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Talk Title: Internet Monitoring via DNS Traffic Analysis
In recent years miscreants have been leveraging the Domain Name System (DNS) to build Internet-scale malicious network infrastructures for malware command and control (C&C). In talk, I will describe our DNS traffic analysis work that aims to identify the C&C domains and hence the infected hosts, and gain insights into malware operations.
First, I will describe Kopis, a system that passively monitors DNS traffic at the upper levels of the DNS hierarchy, analyzes global DNS query resolution patterns, and identifies domains likely associated with malware activities. Kopis has high detection rates (e.g., 98.4%) and low false positive rates (e.g., 0.3% or 0.5%). In addition, Kopis is able to detect new malware domains days or even weeks before they appear in public blacklists and security forums. For example, it discovered the rise of a previously unknown DDoS botnet based in China in 2010.
Second, I will present a study of the DNS infrastructure used by mobile apps. Using traffic obtained from a major US cellular provider as well as a major US non-cellular Internet service provider, we identified the DNS domains looked up by mobile apps, and analyzed information related to the Internet hosts pointed to by these domains. We found that the DNS infrastructure used by mobile apps is part of the infrastructure used by applications in non-cellular world; in other words, the mobile web is part of the Internet. We saw evidence that the criminals behind mobile malware may be the same as those behind botnets and malware in non-cellular world: about 48,098 hosts known to be associated with malicious activities are also pointed to by unknown (likely malicious) domains looked up by mobile apps. We found that the network characteristics of major, widespread mobile threats are very similar to those of non-cellular botnets. These findings demonstrate that malicious mobile apps and non-cellular malware have commonalities in DNS infrastructure and network characteristics, and therefore, there a need to develop a DNS monitoring and reputation system for cellular carriers similar to the ones already developed for non-cellular ISPs.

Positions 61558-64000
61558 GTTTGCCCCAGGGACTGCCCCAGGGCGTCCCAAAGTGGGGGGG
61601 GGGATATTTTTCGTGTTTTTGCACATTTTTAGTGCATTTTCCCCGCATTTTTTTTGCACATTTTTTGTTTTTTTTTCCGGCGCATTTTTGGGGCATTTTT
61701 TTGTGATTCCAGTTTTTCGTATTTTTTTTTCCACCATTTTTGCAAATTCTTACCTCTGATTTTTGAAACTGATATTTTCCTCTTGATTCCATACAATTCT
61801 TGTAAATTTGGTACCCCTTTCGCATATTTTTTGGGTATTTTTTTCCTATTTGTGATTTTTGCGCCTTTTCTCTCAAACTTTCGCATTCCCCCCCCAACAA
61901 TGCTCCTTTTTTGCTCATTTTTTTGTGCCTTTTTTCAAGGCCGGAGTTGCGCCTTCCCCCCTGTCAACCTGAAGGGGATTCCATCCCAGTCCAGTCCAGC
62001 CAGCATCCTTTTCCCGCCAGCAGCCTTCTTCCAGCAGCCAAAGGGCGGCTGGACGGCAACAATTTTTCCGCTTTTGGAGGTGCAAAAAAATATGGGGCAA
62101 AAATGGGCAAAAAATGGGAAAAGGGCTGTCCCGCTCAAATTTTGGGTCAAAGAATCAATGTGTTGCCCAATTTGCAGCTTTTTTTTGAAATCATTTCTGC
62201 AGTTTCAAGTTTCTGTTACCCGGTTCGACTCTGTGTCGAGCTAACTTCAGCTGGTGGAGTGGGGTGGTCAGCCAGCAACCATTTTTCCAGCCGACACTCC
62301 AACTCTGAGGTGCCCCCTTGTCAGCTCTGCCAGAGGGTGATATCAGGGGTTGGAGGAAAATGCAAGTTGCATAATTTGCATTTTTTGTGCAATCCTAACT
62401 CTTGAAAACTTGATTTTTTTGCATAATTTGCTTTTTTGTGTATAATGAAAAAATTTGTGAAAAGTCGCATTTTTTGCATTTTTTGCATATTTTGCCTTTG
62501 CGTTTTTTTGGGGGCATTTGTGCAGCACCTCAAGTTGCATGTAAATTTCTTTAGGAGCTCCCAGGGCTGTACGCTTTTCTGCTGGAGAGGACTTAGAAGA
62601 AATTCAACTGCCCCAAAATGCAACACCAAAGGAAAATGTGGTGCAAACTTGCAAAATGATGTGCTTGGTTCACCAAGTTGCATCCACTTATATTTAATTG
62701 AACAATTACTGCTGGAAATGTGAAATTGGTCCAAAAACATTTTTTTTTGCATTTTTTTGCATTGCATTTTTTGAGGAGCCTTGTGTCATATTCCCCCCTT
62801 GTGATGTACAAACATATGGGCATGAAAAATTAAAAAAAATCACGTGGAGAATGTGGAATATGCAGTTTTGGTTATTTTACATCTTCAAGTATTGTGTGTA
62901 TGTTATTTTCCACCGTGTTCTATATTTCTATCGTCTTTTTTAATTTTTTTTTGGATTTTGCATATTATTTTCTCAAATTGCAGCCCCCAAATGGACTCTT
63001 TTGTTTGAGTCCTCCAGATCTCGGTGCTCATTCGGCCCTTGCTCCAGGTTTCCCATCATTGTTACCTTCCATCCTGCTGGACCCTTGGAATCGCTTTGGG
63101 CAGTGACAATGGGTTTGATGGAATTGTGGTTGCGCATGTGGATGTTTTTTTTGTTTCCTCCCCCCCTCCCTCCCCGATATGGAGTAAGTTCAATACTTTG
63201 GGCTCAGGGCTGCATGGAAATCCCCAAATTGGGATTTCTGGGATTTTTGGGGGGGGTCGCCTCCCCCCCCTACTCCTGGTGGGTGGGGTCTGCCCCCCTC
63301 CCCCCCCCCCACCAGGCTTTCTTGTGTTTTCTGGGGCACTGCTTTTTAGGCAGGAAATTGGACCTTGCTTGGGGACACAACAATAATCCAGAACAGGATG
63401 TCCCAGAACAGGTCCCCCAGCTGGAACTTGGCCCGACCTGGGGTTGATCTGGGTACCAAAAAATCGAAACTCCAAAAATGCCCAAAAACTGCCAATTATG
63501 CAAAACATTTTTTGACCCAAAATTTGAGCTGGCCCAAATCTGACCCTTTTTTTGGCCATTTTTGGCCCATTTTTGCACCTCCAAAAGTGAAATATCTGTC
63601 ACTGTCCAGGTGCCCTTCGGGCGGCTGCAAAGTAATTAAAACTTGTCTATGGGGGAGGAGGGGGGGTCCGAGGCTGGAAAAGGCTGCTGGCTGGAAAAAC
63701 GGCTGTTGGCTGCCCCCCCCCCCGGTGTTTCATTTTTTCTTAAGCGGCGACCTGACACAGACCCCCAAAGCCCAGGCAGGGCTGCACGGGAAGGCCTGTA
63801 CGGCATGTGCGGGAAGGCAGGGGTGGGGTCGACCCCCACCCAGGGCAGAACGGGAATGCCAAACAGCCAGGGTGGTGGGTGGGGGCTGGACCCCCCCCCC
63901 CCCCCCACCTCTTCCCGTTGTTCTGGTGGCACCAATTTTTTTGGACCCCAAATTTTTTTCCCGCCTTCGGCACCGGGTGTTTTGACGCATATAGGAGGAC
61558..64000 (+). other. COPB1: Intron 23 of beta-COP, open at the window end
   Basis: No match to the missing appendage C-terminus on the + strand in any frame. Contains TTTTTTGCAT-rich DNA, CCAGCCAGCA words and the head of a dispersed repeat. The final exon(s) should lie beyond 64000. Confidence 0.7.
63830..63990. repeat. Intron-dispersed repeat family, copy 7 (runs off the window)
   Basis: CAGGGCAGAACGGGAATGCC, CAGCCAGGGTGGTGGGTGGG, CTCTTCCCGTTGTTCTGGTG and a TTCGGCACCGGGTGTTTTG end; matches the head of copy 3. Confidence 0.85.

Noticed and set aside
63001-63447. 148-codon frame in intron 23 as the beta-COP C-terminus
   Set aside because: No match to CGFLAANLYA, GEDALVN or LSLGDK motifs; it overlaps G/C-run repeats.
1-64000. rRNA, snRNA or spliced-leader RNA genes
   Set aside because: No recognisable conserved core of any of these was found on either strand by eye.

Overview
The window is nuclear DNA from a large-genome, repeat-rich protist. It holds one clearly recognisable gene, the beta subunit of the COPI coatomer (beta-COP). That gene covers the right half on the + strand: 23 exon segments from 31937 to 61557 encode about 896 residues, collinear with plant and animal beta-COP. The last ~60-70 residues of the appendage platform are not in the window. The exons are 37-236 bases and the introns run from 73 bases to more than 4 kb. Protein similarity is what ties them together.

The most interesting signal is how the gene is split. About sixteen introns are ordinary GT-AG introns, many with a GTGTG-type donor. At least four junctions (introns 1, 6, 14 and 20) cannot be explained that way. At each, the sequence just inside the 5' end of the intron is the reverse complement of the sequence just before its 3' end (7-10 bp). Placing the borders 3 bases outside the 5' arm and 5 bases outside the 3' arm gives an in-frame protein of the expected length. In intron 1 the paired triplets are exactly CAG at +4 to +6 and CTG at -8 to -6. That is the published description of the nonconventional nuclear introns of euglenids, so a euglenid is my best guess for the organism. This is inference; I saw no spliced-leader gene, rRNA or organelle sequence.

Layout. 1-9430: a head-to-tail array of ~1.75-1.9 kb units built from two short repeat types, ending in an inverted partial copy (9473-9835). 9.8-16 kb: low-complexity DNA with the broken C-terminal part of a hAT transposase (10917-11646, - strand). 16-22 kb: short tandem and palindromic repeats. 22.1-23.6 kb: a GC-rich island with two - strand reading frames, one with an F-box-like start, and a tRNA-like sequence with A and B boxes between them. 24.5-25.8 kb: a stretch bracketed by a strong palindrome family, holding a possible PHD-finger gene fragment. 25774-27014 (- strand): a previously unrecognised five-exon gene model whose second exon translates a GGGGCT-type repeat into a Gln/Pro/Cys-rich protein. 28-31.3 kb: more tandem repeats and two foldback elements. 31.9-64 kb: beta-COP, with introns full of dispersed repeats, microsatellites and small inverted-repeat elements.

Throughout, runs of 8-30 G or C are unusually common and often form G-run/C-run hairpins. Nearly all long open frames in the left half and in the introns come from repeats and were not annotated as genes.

Dr. Wenke Lee is a Professor in the School of Computer Science, College of Computing, the Georgia Institute of Technology. He received his Ph.D. in Computer Science from Columbia University in the City of New York in 1999. Prior to joining Georgia Tech, he was an Assistant Professor in the Computer Science Department at the North Carolina State University from 1999 to 2001.
Dr. Lee works in systems and network security. His current research projects are in the areas of botnet detection, malware analysis, virtual machine monitoring, and Web 2.0 security and privacy, with funding from NSF, DHS, and DoD.
Dr. Lee has published over 100 articles with more than 20 of them cited more than 100 times. In 2006, Dr. Lee co-founded Damballa, Inc., a spin-off from his lab that focuses on botnet detection and mitigation.